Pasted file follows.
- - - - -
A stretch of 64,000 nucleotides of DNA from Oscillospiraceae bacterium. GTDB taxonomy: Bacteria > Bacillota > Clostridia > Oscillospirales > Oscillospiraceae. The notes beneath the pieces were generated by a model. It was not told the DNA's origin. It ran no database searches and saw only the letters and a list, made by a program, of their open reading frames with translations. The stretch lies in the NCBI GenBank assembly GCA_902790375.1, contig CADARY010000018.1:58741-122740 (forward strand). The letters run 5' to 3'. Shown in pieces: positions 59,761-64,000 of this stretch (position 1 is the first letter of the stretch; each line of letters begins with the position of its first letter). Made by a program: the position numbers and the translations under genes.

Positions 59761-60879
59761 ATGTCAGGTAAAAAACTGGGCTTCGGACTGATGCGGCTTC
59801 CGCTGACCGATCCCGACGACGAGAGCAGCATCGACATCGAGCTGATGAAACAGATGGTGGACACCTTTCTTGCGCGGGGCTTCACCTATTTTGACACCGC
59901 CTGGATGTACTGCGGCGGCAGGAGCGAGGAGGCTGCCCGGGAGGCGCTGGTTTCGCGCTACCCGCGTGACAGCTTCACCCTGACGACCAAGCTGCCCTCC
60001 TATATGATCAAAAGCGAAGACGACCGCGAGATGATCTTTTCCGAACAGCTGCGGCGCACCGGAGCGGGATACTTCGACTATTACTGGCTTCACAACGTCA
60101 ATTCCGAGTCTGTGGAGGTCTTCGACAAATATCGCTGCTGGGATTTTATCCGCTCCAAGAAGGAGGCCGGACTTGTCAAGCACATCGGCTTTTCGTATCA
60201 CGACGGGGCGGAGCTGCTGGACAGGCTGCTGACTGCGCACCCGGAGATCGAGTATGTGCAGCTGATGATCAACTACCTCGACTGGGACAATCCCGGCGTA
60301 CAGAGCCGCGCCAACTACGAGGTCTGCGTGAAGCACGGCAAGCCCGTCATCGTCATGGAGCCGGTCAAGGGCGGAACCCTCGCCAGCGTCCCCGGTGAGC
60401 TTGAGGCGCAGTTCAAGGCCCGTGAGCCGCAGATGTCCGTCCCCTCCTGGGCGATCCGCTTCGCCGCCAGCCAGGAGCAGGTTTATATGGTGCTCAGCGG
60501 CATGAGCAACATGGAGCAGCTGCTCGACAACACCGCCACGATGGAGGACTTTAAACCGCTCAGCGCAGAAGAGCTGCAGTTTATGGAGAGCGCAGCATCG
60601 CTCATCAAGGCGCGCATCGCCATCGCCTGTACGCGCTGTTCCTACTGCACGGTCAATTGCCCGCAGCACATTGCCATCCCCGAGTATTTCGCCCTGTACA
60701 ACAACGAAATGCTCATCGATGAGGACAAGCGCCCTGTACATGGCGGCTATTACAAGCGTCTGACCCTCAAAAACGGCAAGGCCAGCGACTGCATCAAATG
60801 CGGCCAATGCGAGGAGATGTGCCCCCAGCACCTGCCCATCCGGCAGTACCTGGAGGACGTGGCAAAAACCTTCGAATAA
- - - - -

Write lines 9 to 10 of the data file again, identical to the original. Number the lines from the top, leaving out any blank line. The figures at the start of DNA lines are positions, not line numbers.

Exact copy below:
60301 CAGAGCCGCGCCAACTACGAGGTCTGCGTGAAGCACGGCAAGCCCGTCATCGTCATGGAGCCGGTCAAGGGCGGAACCCTCGCCAGCGTCCCCGGTGAGC
60401 TTGAGGCGCAGTTCAAGGCCCGTGAGCCGCAGATGTCCGTCCCCTCCTGGGCGATCCGCTTCGCCGCCAGCCAGGAGCAGGTTTATATGGTGCTCAGCGG